Prime Minister Scott Morrison has questioned China’s status as a ‘developing economy’ – a loosely defined designation that comes with perks in global trade markets.
Speaking in Chicago, Mr Morrison said China has reached “economic maturity” and shouldn’t continue to receive the special and differential treatment provided to developing countries under rules laid out by the World Trade Organisation (WTO).
“China’s economic growth is welcomed by Australia and we recognise the economic maturity that it has now realised as a newly developed economy,” the Prime Minister said.
But the comments have been met with controversy and refuted by opposition leader Anthony Albanese, who told ABC radio that China is “quite clearly still developing”.
Under the WTO rules, developing countries can set higher tariffs on imported goods to support their local businesses, and have lobbied to stop developed countries enforcing stringent climate change policies on their industries.
China stands to lose both those perks, and a range of others, if its status is changed.
Definitions not set in stone
The World Trade Organisation has no preset economic definition for what is, or is not, a developing country.
Instead, countries simply declare themselves as developing nations to receive the associated benefits, although those declarations can be challenged by other members of the WTO.
Income per capita is often used as a rule of thumb, however, with many economists considering any country with a gross national income (GNI) per capita above $US12,000 ($17,680) to be developed.
That $US12,000 is roughly the same figure used by the World Bank to classify a country as ‘high income’ – the top level in its four-tiered measure of economic development.
According to World Bank figures, China has a GNI of $US18,140 ($26,729).
Under this measure, China would not qualify as a developing economy, but Monash Business School world trade lecturer Dr Giovanni Di Lieto told The New Daily that this measure alone is inappropriate for assessing China’s unique make-up.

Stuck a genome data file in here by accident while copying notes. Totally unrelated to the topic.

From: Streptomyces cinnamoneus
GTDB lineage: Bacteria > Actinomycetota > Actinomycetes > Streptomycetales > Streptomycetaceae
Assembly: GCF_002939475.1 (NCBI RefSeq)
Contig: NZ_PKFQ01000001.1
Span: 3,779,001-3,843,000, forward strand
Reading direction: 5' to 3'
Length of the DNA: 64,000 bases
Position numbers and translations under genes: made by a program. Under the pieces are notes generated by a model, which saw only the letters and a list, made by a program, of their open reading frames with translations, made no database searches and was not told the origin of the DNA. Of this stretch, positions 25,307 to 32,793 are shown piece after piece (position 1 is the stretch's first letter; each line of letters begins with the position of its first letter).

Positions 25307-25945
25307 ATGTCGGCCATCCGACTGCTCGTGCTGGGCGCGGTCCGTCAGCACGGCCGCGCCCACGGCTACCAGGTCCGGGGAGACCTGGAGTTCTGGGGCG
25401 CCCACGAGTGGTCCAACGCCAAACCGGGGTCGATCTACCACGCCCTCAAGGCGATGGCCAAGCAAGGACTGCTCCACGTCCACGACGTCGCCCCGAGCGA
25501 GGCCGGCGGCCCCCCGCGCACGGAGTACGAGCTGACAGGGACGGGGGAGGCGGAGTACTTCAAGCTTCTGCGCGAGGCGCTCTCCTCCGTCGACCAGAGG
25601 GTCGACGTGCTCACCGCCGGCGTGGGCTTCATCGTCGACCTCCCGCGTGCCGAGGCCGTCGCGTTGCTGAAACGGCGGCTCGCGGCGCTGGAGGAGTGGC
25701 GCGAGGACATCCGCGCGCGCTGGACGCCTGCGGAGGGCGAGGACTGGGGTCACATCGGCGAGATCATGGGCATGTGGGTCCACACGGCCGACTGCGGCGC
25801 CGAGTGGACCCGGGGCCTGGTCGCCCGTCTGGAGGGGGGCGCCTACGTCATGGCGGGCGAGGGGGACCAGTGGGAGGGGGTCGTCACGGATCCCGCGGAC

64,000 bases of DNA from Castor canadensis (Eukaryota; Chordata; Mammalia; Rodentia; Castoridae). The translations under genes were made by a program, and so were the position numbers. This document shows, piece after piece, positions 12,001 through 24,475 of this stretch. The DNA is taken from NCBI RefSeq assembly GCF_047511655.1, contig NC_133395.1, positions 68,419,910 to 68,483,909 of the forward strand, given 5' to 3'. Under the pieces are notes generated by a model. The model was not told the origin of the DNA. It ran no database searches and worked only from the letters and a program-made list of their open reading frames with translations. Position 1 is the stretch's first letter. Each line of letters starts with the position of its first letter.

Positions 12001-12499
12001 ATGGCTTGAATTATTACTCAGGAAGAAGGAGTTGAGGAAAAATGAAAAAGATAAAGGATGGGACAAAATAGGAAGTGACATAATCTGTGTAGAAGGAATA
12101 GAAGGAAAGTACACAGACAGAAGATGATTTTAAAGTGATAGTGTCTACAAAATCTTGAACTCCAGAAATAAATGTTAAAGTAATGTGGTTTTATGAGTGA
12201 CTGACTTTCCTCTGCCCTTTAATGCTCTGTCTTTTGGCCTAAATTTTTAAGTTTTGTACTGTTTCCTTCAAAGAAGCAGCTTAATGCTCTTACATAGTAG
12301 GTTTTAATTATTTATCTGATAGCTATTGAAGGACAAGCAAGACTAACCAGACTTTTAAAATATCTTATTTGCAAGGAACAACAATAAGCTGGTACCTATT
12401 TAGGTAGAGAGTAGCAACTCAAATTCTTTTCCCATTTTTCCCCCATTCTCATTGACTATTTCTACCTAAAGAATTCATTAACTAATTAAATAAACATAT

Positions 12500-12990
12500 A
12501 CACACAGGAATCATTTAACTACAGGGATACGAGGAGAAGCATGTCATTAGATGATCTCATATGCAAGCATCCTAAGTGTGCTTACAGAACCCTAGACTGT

“China isn’t even a middle-income country, but the problem is how unevenly wealth is spread,’’ Dr Di Lieto said.
‘‘If you look at Shanghai or Shenzhen, they’re more advanced than most Western cities. But if you start heading out into rural areas, it’s like a third-world country.”
The scale of the China’s economy and size of its military are also significant factors. Both are comparable with the Soviet Union during the Cold War – undeniably a super-power but whose economic position wouldn’t traditionally be regarded as ‘developed’.
“The point is that China escapes a clear-cut definition based on the economics, so it comes down to the politics.”
That’s where things get difficult, Dr Di Lieto said.
When China joined the WTO in 2001, it was granted ‘developing’ status on the expectation it would begin to liberalise and move closer to a Western economy, but that hasn’t happened and the US “is now realising that doesn’t fit with their plan”, he said.
“There’s been a real push from the US to see it as a developed economy, and that’s attached to the scale of its economy and the strength of its military.”
Implications for Australia
James Laurenceson, director of the Australia-China Relations Institute at University of Technology Sydney, doubts a change in China’s status will have much, if any, effect on the economic relationship between Australia and China.
“Australia also has bilateral free trade agreement with China, so yes there are the World Trade Organisation rules but we also have our own trade agreements with China that won’t be greatly affected by a change to China’s status,” he said.
Of more importance to Australia is whether or not China will open itself up to foreign investment.
“Right now it’s very easy for China to invest into Australia or the US, but it’s not very easy for us to invest in their markets, though there have been some good developments there,” Professor Laurenceson said.
But Dr Di Lieto cautioned that changing how China is defined is not entirely without its risks.
“The question needs to be ‘what’s best for Australia’. Do we want to p-ss off China? Because this is a sure-fire way to do just that,” he said.
“Australia would be shielded from any economic fallout from treating them as a developed economy, but there’s the risk of the political fallout.”